No simple solution to state teacher shortage
The Medford Area Public School District wants to hire an additional high school math teacher.
The district staff did what they always do when they have teacher openings, they advertised it locally, posted it to state websites for educational job seekers and contacted regional universities to put it on their job boards.
There was a time when such a strategy would have yielded dozens, if not hundreds, of applicants. Those times are past, and as of last week, the district had received no applications for the position.
The struggle to fill teaching positions is a challenge throughout the state. This is especially true in subjects such as high school math, sciences, technology and business which have historically seen smaller pools of applicants compared to other teaching positions.
Politicians on both sides of the political aisle are looking for ways to reverse the trend and boost the number of teachers available for districts. Sen. Duey Stroebel, R-Saukville, believes the solution is to raise the minimum retirement age for public employees from 55 to 59.5 and to allow recent retirees to return to their jobs and collect both pay and retirement for up to three years. This so-called double dipping was eliminated by the Republican legislature as part of then-governor Scott Walker’s Act 10 changes in 2011 which dramatically changed the employment landscape for all public employees.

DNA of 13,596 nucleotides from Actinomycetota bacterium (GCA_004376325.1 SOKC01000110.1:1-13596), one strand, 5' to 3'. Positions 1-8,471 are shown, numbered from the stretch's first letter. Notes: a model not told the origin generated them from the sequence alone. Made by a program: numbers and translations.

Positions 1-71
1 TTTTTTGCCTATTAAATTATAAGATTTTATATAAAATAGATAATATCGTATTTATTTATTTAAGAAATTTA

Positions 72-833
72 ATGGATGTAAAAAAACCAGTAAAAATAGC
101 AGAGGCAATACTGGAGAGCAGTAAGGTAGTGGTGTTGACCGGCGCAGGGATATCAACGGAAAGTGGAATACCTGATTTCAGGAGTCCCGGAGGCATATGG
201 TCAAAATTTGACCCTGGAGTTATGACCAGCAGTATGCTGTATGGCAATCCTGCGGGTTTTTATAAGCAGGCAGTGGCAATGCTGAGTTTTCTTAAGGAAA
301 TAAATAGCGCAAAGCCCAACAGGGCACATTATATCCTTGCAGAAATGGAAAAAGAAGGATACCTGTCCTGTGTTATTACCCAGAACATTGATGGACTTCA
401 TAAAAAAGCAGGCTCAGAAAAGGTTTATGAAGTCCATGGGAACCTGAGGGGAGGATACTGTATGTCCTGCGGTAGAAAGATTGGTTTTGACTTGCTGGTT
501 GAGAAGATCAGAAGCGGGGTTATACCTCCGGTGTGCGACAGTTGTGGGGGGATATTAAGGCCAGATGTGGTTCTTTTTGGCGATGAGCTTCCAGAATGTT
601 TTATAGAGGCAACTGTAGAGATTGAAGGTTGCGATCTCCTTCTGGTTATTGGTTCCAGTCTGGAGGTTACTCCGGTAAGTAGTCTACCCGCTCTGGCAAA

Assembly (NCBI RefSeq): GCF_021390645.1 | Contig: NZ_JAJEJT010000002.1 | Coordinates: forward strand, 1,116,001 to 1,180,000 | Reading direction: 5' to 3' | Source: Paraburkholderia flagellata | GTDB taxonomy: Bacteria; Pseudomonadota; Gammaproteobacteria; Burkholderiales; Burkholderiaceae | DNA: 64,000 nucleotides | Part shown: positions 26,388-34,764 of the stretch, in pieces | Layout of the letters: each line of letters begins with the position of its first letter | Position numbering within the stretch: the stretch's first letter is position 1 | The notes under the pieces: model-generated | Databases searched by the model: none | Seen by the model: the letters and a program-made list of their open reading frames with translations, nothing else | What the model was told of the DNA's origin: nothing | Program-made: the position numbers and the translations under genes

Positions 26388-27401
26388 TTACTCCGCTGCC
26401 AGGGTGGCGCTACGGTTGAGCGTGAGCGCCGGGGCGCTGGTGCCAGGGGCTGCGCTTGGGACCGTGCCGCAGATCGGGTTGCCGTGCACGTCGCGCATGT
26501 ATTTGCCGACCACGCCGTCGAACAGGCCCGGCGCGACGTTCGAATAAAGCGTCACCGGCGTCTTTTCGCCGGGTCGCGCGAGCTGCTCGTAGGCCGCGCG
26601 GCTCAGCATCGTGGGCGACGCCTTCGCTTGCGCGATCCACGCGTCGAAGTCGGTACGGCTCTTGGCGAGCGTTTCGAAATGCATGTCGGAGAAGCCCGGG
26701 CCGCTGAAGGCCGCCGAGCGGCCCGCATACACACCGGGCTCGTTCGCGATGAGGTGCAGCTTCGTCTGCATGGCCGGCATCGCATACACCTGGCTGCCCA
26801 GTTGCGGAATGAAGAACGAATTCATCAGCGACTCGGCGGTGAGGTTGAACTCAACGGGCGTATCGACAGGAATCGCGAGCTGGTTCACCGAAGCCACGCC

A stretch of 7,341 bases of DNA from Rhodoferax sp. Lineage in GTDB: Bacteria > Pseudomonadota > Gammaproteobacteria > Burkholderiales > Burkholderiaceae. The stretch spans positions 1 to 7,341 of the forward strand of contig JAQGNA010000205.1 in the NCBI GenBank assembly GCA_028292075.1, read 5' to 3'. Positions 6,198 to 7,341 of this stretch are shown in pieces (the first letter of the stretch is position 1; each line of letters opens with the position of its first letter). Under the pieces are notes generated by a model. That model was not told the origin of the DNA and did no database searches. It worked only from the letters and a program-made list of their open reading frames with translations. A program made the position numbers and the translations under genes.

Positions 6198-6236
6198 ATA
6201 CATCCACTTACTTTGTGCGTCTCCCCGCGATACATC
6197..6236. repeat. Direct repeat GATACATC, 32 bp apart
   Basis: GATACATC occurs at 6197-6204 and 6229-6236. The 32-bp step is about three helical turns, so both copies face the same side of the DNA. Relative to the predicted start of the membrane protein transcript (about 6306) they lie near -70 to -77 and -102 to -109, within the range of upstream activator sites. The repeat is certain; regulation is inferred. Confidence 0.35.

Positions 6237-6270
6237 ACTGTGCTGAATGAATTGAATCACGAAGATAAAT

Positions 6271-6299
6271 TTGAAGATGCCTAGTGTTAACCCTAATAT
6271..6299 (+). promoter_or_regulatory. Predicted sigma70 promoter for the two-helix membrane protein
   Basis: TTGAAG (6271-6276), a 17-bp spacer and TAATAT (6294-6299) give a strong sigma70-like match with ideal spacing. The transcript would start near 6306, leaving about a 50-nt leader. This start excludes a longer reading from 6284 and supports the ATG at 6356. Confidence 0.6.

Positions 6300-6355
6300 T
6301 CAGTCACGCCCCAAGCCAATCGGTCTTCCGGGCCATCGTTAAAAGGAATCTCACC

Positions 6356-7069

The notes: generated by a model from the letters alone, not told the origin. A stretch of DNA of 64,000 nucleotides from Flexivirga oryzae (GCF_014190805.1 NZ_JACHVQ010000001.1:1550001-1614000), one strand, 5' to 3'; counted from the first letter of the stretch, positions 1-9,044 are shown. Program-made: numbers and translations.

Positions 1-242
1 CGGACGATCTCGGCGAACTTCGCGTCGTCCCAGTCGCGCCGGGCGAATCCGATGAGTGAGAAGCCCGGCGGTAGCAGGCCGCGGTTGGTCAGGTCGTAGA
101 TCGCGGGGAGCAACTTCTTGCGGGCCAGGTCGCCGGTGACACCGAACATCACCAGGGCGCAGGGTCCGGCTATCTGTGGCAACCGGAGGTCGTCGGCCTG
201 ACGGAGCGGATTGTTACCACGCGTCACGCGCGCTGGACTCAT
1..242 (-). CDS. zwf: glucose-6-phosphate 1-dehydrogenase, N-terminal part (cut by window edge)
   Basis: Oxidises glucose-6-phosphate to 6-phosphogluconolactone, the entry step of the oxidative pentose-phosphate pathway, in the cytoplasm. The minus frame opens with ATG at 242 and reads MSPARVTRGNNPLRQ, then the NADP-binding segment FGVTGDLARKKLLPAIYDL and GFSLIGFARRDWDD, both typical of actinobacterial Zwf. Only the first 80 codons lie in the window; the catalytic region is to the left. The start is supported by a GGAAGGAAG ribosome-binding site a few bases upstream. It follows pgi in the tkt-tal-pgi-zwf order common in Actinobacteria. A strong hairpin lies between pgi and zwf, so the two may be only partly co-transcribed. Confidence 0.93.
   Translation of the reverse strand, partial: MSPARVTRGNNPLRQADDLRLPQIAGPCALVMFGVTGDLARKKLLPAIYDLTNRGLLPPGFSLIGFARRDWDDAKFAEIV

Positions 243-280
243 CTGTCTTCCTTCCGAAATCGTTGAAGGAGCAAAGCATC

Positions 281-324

Democrats in the legislature have put forward similar proposals to Stroebel’s, but without any limit in the amount of time a public employee can receive both pay and retirement.
Increasing the retirement age and allowing people to double dip are short term solutions which do nothing to address the underlying reasons why applications for positions in high demand subjects are down, why people are leaving the profession or why young people are choosing career paths away from the public sector.
Perhaps the most obvious reason for fewer applicants is that in a booming economy there are plenty of other job opportunities, many of which do not carry the stress load inherent on being a teacher. Many of these job opportunities, especially for people with math and science backgrounds, pay more or have greater room for advancement than the public sector.
The other major, but less obvious, reason that good teachers leave the classroom is job dissatisfaction, either through working conditions, unrealistic expectations in regard to workload or lack of support. Lack of support is a critical issue in the profession, especially for new teachers, which causes significant turnover.
Bandaid approaches, such as the retirement changes proposed by legislators, do nothing to address the underlying reasons why quality teachers are in a hurry to leave the profession. Until those issues are resolved, districts will continue to have trouble filling positions and retaining teachers.